Daily Banking News

The Fed has the rules to regulate banks: Why weren’t they enforced?

The fallout of Silicon Valley Bank (SVB) exposed serious problems in how federal and state regulators do their jobs. That is, they have the tools and rules in place to do their jobs, but they are not using them very well.

The Biden administration is blaming insufficient regulation. The Federal Reserve Bank of San Francisco is blaming Fed Vice Chair for Supervision Michael Barr. Barr is pointing the finger at his predecessor, former Vice Chair Randal Quarles, and 2018 efforts to tailor — or right-size — regulation. A recent congressional report concluded that tailoring was not the cause of SVB’s failure. 

In classic Washington fashion, everyone is pointing fingers at someone else, and the danger is that the private sector may end up paying the price for this latest blame game.

Getting to the true cause of the SVB fallout should be somber business because the wrong “solution” could prove harmful to small businesses. Misplaced regulation imposed on blameless private sector players — in this case responsibly run regional banks — would squeeze capital availability more tightly, which would then generate much more painful and widespread outcomes than the actual failures of a few mismanaged banks accelerated and exacerbated by conditions largely created by the Federal Reserve.  

The Government Accountability Office (GAO) and the Federal Reserve’s Office of the Inspector General noted the shortcomings of regulators (not regulations) as early as 2011. Attempts to avoid responsibility or exploit this current crisis by mandating higher capital and liquidity requirements for all banks distract from the true problem and downplay the uncomfortable truth: The Fed’s been asleep at the wheel for more than a decade.

In its preliminary report released April 28, the Federal Reserve highlighted that “both banks were slow to mitigate the problems the regulators identified, and regulators did not escalate supervisory actions in time to prevent the failures.” It also cited a GAO report published in 2015 on previous bank failures. That report noted, “although regulators often identified risky practices early in previous banking crises, the regulatory process was not always effective or timely in correcting the underlying problems before the banks failed.”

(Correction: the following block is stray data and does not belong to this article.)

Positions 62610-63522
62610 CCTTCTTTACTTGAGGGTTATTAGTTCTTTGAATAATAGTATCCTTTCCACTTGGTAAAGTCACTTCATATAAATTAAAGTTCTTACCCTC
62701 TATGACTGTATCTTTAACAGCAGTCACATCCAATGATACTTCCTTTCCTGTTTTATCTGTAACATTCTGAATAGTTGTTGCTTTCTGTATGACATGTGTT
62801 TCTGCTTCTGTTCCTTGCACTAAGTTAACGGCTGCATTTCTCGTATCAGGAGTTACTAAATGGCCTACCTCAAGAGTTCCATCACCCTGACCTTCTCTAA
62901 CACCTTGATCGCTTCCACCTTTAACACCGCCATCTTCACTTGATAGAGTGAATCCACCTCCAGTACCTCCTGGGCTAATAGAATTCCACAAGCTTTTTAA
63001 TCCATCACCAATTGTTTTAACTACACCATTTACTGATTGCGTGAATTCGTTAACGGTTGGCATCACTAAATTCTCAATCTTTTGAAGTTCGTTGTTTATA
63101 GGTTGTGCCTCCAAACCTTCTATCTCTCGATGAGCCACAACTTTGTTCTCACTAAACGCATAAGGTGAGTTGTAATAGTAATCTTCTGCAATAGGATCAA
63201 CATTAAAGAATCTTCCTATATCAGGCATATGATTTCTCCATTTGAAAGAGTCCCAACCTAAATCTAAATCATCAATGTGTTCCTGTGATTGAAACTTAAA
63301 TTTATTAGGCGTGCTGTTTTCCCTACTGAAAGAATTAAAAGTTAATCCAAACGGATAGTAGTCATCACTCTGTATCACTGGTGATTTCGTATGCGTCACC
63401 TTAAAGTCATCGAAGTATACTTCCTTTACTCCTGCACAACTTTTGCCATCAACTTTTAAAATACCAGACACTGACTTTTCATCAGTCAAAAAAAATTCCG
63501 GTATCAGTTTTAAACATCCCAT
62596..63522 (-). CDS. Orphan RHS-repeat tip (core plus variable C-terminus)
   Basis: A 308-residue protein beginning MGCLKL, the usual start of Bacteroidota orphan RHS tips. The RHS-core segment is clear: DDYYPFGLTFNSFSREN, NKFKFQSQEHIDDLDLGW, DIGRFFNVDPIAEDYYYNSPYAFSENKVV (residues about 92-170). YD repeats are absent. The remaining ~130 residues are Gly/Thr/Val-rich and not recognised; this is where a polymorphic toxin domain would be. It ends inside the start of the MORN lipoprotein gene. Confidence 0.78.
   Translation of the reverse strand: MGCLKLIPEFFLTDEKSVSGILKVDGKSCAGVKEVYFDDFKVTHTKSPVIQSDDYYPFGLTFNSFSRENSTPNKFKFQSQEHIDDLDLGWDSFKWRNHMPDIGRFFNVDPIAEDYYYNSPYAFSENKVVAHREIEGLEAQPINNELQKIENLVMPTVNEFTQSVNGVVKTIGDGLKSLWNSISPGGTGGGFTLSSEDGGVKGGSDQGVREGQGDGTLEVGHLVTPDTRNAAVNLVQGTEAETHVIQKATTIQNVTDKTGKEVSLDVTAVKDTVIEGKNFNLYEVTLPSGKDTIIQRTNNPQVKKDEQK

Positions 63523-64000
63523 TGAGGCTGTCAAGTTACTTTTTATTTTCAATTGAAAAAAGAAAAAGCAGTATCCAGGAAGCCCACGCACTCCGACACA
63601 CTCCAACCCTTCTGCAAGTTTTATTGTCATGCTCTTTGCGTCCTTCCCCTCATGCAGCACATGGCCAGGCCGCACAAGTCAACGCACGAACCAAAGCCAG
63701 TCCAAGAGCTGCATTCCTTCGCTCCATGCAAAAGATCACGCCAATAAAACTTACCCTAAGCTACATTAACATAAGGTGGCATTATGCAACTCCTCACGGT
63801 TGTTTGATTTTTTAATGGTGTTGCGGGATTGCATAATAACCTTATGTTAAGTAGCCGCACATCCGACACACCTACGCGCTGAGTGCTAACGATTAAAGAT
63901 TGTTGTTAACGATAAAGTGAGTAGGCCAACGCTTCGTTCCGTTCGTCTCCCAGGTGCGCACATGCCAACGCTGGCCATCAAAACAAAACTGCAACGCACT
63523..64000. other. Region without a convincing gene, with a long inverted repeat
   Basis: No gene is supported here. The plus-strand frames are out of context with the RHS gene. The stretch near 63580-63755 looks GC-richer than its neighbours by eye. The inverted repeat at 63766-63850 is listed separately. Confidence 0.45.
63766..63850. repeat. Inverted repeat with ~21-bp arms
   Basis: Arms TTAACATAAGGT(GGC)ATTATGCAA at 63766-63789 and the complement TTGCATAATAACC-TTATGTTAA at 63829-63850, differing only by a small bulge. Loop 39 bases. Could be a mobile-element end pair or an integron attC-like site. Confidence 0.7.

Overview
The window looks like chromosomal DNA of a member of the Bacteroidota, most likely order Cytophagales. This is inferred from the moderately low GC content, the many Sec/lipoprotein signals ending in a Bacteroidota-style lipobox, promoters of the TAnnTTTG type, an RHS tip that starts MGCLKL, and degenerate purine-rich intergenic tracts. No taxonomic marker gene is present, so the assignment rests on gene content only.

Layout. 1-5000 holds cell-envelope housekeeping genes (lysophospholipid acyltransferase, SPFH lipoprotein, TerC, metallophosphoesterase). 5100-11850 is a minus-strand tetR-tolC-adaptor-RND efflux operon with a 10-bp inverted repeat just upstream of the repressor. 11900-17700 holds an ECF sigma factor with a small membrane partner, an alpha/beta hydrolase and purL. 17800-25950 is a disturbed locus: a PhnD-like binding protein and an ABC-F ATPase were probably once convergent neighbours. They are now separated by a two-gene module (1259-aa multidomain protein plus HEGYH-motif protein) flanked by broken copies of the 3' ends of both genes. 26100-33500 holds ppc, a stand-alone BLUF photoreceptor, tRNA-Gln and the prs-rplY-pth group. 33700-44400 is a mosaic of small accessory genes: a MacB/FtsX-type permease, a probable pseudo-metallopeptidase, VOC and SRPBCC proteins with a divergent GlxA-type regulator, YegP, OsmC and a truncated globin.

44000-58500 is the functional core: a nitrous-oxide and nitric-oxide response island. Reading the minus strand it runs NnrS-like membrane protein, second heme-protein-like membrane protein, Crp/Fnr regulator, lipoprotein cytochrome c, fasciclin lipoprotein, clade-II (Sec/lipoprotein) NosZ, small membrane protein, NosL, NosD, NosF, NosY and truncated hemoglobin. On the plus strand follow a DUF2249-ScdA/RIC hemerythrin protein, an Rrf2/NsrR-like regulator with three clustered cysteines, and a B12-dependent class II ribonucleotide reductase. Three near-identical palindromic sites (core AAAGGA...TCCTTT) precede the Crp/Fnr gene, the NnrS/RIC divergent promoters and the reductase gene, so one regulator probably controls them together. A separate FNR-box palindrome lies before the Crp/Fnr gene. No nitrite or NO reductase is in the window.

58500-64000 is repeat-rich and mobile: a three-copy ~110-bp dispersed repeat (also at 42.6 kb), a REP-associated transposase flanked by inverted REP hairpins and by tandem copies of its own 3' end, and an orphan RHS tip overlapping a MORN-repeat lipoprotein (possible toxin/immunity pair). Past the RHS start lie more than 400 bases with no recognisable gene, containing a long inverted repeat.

Obviously, these findings do not excuse the faults of SVB’s management. The bank made critical mistakes leading up to its collapse this past March. However, reports make it abundantly clear that the Federal Reserve was busy occupying itself with “check-the-box” exercises rather than addressing underlying problems.

For example, SVB neglected to fill the chief risk officer position for eight months. The Fed did nothing about it. The Fed was aware of risk management issues at SVB, yet the bank was allowed to continue operating with significant interest rate and liquidity risks. There were six citations issued by the Fed, and regulators had access to the results of SVB’s internal liquidity stress tests but failed to act. These examples only scratch the surface of oversight deficiencies that have been outlined in the report.

Given these findings, the fact that the Fed — not an independent third party — is reviewing its internal actions is quite concerning.

To ensure that political agendas and self-preservation at any cost do not get in the way of appropriate solutions and governance, Congress should call for an independent review of the Fed’s actions leading up to the run on SVB. An independent third-party review would ensure an unbiased investigation while precluding any conflicts of interest.

Allowing a whitewashing of what could have been done to mitigate SVB’s crash will not be helpful. Moreover, it will likely lead to regulatory punishment for banks that are responsibly serving their customers and investors. Burdening an already highly regulated sector will only result in…

Read More: The Fed has the rules to regulate banks: Why weren’t they enforced?

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